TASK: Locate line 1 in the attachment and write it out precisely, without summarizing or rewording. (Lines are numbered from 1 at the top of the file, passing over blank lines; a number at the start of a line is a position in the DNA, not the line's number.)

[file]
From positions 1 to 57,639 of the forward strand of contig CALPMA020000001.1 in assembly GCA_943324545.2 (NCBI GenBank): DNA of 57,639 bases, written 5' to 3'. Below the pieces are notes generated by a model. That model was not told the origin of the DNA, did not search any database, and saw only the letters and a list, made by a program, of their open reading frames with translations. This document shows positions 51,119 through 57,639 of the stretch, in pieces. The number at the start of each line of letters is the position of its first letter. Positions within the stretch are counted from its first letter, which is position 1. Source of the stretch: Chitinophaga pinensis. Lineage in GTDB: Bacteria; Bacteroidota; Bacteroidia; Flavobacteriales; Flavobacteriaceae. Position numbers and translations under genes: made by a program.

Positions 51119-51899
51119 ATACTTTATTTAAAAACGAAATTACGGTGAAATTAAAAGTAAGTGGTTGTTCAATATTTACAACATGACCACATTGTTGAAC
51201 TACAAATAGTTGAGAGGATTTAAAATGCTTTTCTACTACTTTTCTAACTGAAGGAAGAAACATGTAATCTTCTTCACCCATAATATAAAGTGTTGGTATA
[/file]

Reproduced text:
From positions 1 to 57,639 of the forward strand of contig CALPMA020000001.1 in assembly GCA_943324545.2 (NCBI GenBank): DNA of 57,639 bases, written 5' to 3'. Below the pieces are notes generated by a model. That model was not told the origin of the DNA, did not search any database, and saw only the letters and a list, made by a program, of their open reading frames with translations. This document shows positions 51,119 through 57,639 of the stretch, in pieces. The number at the start of each line of letters is the position of its first letter. Positions within the stretch are counted from its first letter, which is position 1. Source of the stretch: Chitinophaga pinensis. Lineage in GTDB: Bacteria; Bacteroidota; Bacteroidia; Flavobacteriales; Flavobacteriaceae. Position numbers and translations under genes: made by a program.